Long way home
"My mother and I have distinct tastes in art," Gujral continues. If Feroze is drawn to conceptual art, then she is drawn to process. She evokes her own practice, spanning across three media, and says, "I don't like working with 2D. The pleasure of making my art is physical for me." Gujral uses wood and fires ceramics to make works that often beguile the viewer. A ceramic object that looks a lot like denim, right down to the detail of the stitches, is one such. "It was a huge work but it was so fragile that it broke," she says.
When we ask her if she was demotivated, she confidently tells us she wasn't. "For me, attachment is a process, much like the way I work with indigo. I feel attached to my works only when I have to sell them," she explains. It may sound like a naive statement, coming from an artist who is yet to have a solo exhibition, but Gujral says she is in no hurry. "I am not afraid [of experimenting] and I know I can achieve more."
With a Padma Vibhushan awardee for a grandfather, Gujral says that she has had the fortune of soaking in a creative environment. When she was six, Satish and she would converse through pictures -- he would draw and she would add on and that way a sheet of paper would be passed back and forth between them until it became a montage. "My grandfather is versatile and could work across several media. He once said that the biggest mistake I could make would be to get stuck in a style. He believes that artists shouldn't be afraid of making new things, even if they are recognised for a certain approach to their practice," she says.
Going by those wise words, we wonder if Gujral will outgrow her love for indigo. Right from commenting on its origins to its use in denim, she dyes and prints using the pigment in a multitude of ways. "I love the colour not because it is Indian -- that's not in my head at all. It's more subconscious. I guess it's a colour that travels with me everywhere I go."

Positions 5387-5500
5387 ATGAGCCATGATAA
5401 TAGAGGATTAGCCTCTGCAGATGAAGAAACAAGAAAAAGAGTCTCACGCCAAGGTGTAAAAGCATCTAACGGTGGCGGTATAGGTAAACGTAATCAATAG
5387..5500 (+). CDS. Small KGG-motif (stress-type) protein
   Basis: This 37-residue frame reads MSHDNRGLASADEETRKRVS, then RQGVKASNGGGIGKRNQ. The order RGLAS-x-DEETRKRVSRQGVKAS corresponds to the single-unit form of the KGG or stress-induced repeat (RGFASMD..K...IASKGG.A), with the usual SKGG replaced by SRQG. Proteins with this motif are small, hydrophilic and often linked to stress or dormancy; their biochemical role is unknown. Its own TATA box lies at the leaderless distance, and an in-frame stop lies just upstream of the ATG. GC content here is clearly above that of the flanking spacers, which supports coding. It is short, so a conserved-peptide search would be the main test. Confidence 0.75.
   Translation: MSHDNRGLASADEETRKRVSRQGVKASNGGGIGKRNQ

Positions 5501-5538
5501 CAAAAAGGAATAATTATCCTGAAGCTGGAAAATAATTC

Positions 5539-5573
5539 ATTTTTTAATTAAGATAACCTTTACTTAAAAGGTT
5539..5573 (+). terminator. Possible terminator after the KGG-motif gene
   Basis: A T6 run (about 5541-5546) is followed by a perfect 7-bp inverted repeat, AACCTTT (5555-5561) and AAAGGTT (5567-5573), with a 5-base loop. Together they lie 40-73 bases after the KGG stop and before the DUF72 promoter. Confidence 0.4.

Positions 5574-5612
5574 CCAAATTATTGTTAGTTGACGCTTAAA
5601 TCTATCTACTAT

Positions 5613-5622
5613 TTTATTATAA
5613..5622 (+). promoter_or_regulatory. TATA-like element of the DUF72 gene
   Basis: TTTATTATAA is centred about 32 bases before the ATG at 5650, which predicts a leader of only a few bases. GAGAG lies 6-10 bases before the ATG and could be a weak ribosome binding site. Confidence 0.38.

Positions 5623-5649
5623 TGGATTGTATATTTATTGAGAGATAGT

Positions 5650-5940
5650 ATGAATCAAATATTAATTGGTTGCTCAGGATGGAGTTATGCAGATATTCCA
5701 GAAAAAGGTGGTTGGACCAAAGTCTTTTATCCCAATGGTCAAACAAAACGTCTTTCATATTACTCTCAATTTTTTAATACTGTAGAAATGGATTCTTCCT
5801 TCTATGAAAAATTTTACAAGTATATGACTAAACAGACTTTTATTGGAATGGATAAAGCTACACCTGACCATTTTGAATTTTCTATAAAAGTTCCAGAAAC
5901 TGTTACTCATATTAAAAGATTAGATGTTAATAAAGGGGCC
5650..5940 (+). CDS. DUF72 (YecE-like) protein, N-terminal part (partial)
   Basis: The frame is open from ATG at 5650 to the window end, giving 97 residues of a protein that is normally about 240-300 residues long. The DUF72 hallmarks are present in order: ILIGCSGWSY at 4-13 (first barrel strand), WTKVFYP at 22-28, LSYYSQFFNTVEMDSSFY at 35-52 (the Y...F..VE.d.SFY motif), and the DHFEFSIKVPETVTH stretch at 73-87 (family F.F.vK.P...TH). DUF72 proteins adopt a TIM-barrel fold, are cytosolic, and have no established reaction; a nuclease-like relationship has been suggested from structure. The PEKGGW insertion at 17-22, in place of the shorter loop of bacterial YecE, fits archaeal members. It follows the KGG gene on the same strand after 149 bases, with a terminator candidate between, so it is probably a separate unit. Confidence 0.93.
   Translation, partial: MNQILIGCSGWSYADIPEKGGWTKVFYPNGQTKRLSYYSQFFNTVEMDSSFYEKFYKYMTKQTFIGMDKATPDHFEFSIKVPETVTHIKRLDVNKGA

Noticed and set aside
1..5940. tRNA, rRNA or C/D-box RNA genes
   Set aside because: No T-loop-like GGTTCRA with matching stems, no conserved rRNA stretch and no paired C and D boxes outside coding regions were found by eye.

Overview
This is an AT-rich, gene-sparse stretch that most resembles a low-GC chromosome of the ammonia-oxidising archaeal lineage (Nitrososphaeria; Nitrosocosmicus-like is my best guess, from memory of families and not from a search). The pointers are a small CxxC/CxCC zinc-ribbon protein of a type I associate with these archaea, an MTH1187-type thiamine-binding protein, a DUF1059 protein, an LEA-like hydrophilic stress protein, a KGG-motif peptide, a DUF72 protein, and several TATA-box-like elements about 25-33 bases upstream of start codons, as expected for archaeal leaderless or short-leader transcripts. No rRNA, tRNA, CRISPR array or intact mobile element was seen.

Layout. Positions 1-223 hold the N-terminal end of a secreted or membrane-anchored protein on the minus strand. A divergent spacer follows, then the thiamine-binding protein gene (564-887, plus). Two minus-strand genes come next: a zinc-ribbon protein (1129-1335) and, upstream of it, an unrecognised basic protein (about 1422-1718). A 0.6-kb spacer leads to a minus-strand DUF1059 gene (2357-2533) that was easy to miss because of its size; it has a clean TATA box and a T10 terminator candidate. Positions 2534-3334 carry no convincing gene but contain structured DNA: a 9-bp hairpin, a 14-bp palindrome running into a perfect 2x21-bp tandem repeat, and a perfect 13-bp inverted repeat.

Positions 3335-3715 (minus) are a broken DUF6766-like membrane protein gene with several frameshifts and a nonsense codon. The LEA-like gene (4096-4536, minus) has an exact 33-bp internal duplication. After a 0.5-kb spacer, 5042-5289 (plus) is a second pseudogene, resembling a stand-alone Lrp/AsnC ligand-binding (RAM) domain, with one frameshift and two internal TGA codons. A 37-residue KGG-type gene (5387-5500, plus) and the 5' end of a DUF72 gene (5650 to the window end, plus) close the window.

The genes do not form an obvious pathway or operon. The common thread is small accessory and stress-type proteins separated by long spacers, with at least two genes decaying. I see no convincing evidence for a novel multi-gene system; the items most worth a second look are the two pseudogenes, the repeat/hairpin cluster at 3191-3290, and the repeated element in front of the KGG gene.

Gujral’s fabric curation for Canvas Chicago's Voyager! event
A contemporary artist whose works you admire
Your take on the art scene in India
It's growing. Things have evolved in the last few years and there is more recognition for young artists.
A city you'd love to be in
Chicago. I am right where I want to be.
On Anish Kapoor's Cloud Gate
It's great for taking selfies! On a more serious note, it's a unique piece -- I love the way it reflects the city. But I can't say
I have a relationship with it. I think I love it because I love Chicago.
A favourite work by your grandfather
A series of about 25 2D works that use metal and piping.
Your go-to piece of tech
Photoshop. I live on it.
A favourite Renaissance master
Titian. He used crushed glass to create a glow in his works.
On growing up with the Gujral tag
I don't think about it much. I am very proud to be one and it's lovely signing my name. I'd love to take the legacy beyond India.
Your art inspiration
Taking walks around the city. Whether it's watching people in a grocery store or a dog on the road.
If you weren't an artist...
I'd be my mother! I would be promoting artists.